Nova Publishers
My Account Nova Publishers Shopping Cart
HomeBooksSeriesJournalsReference CollectionseBooksInformationSalesImprintsFor Authors
  Top » Catalog » Books » Biology » Zoology » Reptiles in Research: Investigations of Ecology, Physiology, and Behavior from Desert to Sea Chapters » My Account  |  Cart Contents  |  Checkout   
Quick Find
Use keywords to find the product you are looking for.
Advanced Search
What's New? more
Advances in Nanotechnology. Volume 20
Shopping Cart more
0 items
Shipping & Returns
Privacy Notice
Conditions of Use
Contact Us
Notifications more
NotificationsNotify me of updates to Life on the Cliffs: The Ontogeny of Habitat Selection and Diet Shifts in Spiny-Tailed Iguanas (pp. 51-74)
Tell A Friend
Tell someone you know about this product.
Life on the Cliffs: The Ontogeny of Habitat Selection and Diet Shifts in Spiny-Tailed Iguanas (pp. 51-74) $100.00
Authors:  (Richard D. Durtsche, Northern Kentucky University, KY, USA)
The Mexican spiny-tailed iguana (Ctenosaura pectinata) occupies various positions
on canyon walls, rock outcrops, and associated vegetative habitats. This study explores
the occupation of these habitats in relation to the ontogenetic shifts in size, morphological
condition, diet, and social structure among different age classes of this lizard. The pattern
of habitat selection and thermal ecology in this tropical iguanid lizard coincides with its
shifts ontogenetically from insectivory to herbivory. Determinants of habitat selection
varied based on body size, body coloration, and feeding strategy. The population was
size-structured, including two immature cohorts and adults. Five different habitats were
used by this population. Rock habitats (outcrops and cliffs) offered lizards the highest
temperatures ( = 44.7˚ C) but the least cover. Vegetation habitats, including herbaceous
plant, shrub, and tree habitats, offered variation in elevation and cover. Burrow habitats
provided lizards refuge against thermal extremes and predation. Adult lizards dominated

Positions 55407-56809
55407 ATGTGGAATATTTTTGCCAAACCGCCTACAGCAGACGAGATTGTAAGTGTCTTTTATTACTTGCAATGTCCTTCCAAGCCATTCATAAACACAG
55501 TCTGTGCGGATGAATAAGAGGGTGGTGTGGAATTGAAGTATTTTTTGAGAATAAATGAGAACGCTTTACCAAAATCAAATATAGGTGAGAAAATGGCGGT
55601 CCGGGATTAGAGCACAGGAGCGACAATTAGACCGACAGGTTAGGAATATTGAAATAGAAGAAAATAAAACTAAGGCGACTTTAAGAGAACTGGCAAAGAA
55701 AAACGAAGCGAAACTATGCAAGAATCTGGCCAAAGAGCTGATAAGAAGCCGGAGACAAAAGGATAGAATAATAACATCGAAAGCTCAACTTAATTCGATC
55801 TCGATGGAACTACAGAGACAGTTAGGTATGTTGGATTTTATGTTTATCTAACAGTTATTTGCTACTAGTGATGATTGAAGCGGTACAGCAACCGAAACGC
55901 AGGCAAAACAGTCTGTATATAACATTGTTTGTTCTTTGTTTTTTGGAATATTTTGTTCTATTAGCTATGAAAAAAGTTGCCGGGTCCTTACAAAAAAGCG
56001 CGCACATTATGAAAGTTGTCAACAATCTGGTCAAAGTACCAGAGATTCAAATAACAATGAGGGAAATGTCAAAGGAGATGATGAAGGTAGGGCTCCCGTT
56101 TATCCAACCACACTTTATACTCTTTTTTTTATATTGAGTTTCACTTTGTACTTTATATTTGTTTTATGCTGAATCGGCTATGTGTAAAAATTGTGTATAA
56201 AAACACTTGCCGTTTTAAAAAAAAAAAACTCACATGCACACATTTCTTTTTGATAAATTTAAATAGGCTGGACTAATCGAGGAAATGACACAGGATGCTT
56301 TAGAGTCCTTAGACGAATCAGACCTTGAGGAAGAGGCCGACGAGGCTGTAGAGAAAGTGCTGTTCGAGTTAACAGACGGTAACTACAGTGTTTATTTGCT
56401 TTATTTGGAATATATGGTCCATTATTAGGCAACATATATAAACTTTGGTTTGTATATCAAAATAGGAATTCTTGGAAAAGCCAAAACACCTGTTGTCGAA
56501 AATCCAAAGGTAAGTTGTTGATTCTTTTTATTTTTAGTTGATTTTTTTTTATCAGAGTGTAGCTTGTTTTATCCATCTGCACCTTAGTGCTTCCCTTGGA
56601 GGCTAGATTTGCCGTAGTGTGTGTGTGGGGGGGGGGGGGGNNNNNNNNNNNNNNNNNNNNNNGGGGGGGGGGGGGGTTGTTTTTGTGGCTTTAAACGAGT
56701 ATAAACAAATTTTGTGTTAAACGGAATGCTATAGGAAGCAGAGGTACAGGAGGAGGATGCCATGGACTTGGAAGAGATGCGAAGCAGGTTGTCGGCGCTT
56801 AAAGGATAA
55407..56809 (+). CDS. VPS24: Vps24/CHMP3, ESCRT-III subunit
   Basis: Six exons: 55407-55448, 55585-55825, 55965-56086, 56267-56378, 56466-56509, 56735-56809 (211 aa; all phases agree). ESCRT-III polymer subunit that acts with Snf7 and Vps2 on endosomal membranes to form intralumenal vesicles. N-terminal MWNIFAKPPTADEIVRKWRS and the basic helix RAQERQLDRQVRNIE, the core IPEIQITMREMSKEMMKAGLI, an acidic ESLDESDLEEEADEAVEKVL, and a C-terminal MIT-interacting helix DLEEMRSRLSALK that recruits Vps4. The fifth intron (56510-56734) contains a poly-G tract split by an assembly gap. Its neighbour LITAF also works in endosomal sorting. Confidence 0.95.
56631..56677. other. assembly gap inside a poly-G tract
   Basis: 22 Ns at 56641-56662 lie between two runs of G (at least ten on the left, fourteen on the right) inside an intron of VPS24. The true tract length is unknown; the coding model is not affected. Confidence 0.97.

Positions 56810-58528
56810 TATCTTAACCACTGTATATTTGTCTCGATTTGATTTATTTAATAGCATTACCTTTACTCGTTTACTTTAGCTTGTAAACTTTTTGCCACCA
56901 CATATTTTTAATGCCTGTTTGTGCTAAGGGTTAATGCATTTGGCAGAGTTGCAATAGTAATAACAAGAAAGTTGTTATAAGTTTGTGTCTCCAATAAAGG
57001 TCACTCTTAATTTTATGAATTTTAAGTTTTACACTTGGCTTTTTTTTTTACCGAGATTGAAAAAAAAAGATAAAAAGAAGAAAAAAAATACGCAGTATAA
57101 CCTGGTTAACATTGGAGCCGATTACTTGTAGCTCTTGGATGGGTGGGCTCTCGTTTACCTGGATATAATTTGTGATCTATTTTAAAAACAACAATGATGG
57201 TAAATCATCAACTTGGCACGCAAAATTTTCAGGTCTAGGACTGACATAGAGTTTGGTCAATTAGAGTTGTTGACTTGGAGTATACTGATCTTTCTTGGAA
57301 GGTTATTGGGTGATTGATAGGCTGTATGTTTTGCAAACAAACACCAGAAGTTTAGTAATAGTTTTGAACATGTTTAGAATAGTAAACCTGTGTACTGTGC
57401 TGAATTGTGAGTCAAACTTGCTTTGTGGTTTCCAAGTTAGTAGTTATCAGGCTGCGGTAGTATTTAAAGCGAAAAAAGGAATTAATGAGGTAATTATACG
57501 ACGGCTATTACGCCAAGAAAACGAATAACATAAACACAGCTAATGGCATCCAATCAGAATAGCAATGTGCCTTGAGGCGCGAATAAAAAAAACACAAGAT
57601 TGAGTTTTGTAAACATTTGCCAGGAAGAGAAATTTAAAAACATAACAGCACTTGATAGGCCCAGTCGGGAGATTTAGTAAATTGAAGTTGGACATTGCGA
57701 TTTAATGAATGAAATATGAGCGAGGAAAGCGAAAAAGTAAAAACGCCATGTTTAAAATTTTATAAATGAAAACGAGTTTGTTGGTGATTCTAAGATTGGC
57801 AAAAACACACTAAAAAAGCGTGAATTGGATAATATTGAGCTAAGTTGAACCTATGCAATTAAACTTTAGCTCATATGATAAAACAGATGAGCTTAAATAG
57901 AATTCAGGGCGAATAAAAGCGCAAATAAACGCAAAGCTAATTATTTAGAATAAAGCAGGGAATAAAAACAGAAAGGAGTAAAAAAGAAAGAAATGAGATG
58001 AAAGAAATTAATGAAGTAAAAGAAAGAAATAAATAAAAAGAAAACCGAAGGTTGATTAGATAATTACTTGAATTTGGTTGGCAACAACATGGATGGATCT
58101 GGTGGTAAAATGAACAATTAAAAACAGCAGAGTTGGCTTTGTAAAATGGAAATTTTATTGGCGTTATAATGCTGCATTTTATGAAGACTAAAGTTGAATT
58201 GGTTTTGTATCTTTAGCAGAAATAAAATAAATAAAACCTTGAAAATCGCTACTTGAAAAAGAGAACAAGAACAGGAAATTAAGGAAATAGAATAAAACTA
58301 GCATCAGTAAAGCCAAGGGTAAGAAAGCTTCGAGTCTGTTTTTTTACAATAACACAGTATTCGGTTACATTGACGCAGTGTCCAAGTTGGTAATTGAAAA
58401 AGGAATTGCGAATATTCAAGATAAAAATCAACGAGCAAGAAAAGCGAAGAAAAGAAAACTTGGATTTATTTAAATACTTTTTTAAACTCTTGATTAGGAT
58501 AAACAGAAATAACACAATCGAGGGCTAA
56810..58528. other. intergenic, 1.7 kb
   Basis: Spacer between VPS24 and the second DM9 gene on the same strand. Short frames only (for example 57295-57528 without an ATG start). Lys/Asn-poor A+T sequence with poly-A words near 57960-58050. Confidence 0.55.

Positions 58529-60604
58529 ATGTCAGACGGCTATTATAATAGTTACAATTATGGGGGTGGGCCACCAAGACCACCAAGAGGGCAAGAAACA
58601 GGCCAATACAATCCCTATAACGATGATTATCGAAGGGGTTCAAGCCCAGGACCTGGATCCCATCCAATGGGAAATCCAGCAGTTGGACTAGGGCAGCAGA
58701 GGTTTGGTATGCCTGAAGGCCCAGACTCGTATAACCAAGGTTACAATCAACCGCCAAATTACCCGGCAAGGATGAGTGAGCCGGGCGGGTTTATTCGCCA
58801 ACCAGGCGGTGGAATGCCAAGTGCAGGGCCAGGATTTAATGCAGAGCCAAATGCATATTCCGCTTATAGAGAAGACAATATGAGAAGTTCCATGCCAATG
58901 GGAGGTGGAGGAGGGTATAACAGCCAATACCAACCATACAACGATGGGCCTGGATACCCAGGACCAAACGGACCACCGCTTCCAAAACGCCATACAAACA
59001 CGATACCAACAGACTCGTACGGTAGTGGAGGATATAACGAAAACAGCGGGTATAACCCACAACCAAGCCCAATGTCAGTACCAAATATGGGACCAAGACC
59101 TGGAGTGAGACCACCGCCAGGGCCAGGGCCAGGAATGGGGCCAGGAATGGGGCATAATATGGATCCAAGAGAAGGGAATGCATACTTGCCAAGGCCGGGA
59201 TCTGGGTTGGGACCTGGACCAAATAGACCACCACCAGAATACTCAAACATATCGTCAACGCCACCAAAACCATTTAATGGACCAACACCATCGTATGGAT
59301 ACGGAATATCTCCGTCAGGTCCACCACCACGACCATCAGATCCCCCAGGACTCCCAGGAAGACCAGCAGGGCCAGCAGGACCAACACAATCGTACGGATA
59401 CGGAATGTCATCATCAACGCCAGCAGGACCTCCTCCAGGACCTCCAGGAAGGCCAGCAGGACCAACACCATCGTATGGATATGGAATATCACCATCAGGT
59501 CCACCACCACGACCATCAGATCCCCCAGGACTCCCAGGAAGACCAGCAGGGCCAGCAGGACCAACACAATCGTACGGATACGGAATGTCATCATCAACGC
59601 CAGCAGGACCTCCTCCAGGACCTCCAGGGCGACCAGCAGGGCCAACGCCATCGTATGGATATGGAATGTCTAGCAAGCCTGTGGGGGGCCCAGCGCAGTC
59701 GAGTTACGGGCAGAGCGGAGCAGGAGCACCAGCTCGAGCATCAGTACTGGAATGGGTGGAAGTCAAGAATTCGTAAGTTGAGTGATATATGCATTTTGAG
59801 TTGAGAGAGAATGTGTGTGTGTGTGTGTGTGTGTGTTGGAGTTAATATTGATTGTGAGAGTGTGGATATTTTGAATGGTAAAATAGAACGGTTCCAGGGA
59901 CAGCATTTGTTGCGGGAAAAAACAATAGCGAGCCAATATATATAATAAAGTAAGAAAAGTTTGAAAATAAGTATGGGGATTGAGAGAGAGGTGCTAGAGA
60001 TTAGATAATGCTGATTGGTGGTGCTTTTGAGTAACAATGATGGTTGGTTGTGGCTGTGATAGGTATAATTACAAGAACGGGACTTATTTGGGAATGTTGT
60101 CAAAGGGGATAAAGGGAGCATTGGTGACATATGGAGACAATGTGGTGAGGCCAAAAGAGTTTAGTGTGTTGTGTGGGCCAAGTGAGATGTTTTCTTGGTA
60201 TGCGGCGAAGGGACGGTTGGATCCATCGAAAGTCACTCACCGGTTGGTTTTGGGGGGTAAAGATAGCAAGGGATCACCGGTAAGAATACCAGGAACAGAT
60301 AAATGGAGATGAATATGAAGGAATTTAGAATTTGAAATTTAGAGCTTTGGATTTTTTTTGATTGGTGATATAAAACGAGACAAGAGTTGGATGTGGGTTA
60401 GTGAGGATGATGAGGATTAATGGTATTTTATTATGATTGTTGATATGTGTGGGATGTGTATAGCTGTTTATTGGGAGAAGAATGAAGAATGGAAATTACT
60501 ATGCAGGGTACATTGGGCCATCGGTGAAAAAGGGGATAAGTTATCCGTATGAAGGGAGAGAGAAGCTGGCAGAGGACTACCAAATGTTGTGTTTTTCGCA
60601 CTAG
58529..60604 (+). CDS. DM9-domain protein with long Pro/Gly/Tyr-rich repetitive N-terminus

elevated positions ( = 7.6 m) through social status on food-scarce rock cliff and outcrop
habitats. In these positions, basking activity supported effective digestion of plants at
body temperatures ( = 34.8˚ 0.57˚ C) within the thermal performance range (33˚-38˚
C) throughout most of the day. Large adult body size and rock coloration, reduced
predation risks and facilitated territorial dominance over sub-adult lizards. Subadult
lizards were found in a wide range of other habitats. Juveniles were found only in lowerelevation
plant habitats (in shrubs, = 1.4 m), where body coloration statistically
matched that of the vegetation, and insect foods were abundant. Small size and low
thermal inertia allowed juveniles to maintain mean body temperatures similar to those of
adults in habitats with little direct sunlight. A model is proposed for sized- or life historybased
habitat selection in ectotherms that allows them to maintain active body

Available Options:
This Item Is Currently Unavailable.
Special Focus Titles
01.Global Political Economy after the Crisis: Theoretical Perspectives and Country Experiences
02.Palliative Care: Perspectives, Practices and Impact on Quality of Life. A Global View, Volume 1
03.Trace Metals: Evolution, Environmental and Ecological Significance
04.Informal Learning: Perspectives, Challenges and Opportunities
05.Dissolved Organic Matter (DOM): Properties, Applications and Behavior
06.Green Polymeric Materials: Advances and Sustainable Development
07.Readings in the 20th Century Genocide of the Syriac Orthodox Church of Antioch (Sayfo)
08.Human Collaboration in Homeland Security (DVD Included)
09.Health and Freedom in the Balance: Exploring the Tensions among Public Health, Individual Liberty, and Governmental Authority
10.Innovations in Dialysis Vascular Access Surgery
11.Major Depressive Disorder: Risk Factors, Characteristics and Treatment Options
12.Inulin: Chemical Properties, Uses and Health Benefits

Nova Science Publishers
© Copyright 2004 - 2017

Life on the Cliffs: The Ontogeny of Habitat Selection and Diet Shifts in Spiny-Tailed Iguanas (pp. 51-74)